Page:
5. Facial hypesthesia 6. Decreased corneal refled Audiometric / vestibular tests: 1. 2. 3. 4. 5. PTA Speech discrimination scores Impedance audiometry BERA Electronystagmography

Imaging: 1. 2. 3. 4. Plain radiographys – (Unreliable) CT imaging Air cysternography MRI imaging (most accurate)

Presence of mass in the CP angle calls for differentiation between schwannoma and meningioma. Vestibular schwannoma is usually globular in shape and is centered at the internal auditory canal. Usually an acute angle is formed between the posterior face of temporal bone and the tumor surface. Vestibular schwannoma classically enters the internal acoustic meatus creating an apprearance of an icecream cone. The internal acoustic meatus could be seen eroded by the enlarging schwannoma. Vestibular schwannomas may occasionally contain areas of cystic degeneration. Menigiomas on the other hand are more sessile, extends along the petrous ridge. It forms an obtuse angle with the petrous bone. These lesions also demonstrate dural tail of enhancement along its periphery. Meningiomas have a propensity to infiltrate the temporal bone. Goals of treatment of vestibular schwannomas: 1. 2. 3. 4. Primary objective is to preserve life Preservation of facial function If serviceable hearing is present preoperatively preservation of it Complete tumor removal if feasible

Treatment alogrithm of CP angle tumors: 1. Observation 2. Surgery – Trans-lab approach, middle cranial fossa approach, retrosigmoid suboccipital approach 3. Stereotactic gamma radiation Role of observation in vestibular schwannoma:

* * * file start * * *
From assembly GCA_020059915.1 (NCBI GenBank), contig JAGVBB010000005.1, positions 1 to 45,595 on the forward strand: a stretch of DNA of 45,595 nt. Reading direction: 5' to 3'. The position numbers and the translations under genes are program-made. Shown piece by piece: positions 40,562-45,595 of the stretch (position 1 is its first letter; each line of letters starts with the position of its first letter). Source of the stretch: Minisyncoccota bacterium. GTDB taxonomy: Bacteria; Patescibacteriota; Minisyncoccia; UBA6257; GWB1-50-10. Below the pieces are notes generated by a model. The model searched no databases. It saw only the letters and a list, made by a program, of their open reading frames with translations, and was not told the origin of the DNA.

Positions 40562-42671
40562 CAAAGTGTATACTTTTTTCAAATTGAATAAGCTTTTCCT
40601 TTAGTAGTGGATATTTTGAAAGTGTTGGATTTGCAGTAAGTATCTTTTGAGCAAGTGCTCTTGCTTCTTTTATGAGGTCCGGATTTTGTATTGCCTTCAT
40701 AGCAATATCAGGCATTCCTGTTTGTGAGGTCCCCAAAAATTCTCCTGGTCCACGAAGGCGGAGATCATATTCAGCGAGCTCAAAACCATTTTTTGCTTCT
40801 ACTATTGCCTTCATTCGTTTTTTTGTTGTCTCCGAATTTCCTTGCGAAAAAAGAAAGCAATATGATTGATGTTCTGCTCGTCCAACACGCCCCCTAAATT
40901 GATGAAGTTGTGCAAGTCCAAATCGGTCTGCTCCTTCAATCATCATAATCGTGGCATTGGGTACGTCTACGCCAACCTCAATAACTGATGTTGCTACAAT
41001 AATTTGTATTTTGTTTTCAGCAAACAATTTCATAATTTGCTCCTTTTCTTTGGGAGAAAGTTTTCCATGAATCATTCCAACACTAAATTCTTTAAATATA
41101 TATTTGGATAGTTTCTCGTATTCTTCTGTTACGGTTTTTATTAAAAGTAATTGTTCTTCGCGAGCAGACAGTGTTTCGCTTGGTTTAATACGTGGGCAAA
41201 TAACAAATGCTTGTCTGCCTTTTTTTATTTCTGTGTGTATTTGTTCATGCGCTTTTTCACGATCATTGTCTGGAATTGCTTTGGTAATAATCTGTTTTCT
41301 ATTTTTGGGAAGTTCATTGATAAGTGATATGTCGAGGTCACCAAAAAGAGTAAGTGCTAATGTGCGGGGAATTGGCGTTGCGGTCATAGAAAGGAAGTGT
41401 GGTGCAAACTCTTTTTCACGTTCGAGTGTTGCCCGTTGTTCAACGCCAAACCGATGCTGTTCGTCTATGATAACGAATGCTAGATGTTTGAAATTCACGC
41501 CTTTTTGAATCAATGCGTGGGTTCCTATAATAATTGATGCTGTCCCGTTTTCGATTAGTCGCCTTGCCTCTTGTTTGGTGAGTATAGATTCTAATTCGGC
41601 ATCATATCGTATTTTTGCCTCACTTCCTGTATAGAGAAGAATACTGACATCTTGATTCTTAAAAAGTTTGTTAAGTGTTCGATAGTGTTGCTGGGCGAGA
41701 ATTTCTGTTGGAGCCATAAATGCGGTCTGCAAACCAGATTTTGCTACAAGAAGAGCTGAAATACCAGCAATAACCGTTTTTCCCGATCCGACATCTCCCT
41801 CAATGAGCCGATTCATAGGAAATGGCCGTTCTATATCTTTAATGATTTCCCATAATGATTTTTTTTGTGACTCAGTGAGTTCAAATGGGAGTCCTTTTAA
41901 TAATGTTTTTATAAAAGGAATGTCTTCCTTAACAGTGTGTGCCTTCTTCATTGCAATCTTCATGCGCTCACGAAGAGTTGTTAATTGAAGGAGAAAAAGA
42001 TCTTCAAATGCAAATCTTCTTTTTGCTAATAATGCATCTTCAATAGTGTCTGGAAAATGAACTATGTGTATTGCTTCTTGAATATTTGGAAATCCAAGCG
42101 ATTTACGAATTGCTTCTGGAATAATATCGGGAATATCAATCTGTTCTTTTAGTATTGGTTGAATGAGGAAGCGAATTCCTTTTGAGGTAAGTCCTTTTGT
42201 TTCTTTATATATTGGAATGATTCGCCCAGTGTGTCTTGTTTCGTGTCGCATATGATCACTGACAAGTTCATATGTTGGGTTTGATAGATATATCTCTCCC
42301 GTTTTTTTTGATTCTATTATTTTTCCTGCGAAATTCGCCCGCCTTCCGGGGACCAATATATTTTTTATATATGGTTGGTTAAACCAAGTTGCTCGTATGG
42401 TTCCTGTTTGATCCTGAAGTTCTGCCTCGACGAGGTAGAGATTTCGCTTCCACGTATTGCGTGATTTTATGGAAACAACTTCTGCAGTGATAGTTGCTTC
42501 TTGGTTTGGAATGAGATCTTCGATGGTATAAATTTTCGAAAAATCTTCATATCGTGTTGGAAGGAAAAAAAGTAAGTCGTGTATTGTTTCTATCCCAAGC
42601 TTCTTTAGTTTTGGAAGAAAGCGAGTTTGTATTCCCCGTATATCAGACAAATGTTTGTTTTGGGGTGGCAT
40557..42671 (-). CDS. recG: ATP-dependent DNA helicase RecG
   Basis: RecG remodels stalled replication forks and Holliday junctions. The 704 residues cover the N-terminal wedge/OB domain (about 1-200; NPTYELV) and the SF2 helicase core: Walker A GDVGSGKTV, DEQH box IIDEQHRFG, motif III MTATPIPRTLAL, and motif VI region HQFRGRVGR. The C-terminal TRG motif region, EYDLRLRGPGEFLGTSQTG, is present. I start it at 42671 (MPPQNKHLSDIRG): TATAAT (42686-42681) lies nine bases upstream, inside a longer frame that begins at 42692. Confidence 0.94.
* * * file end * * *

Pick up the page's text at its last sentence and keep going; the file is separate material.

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The tumor doubling time of vestibular schwannoma is very long. There are instances where patients have been found to be asymptomatic even after being diagnosed with vestibular schwannoma for a period of 10 years. Studies reveal growth rate of these tumors to be about 1-2mm per year. The rule of the thumb being that if the patient is young then surgery is indicated because of the long life expectancy. It is ideal for all the patients under observation to keep repeating MRI scans every 6 months to assess tumor size. The advent of stereotactic gamma radiation has reduced the morbidity and mortality in most of these patients. It can also be safely performed even in elderly patients suffering from vestibular schwannomas. Surgical management of CP angle lesions: This is the most specific of the treatment modalities available in managing these patients. This is more so for vestibular schwannomas. 1. Surgery is a team effort needing a neurosurgeon, neurootologist who are familiar with microscopic anatomy of temporal bone with a good anesthetic support. 2. Be it any approach the most critical element is the availability of a good operating microscope. 3. It is ideally performed in specialized high volume centers where the experience in managing these patients are considerably high 4. The hospital staying time is also lesser when the surgery is performed in specialized centers 5. Facial nerve monitoring facilities are a must for all these procedures. Translab approach: This approach offers obvious advantages for patients with vestibular schwannomas. 1. 2. 3. 4. 5. This is the most direct route to cerebellopontine angle It requires only minimal cerebellar retraction for adequate exposure Facial nerve can be identified in the temporal bone always in the area free from disease The fundus of the internal acoustic canal is widely exposed Any damage to the facial nerve can be attended to by performing nerve grafting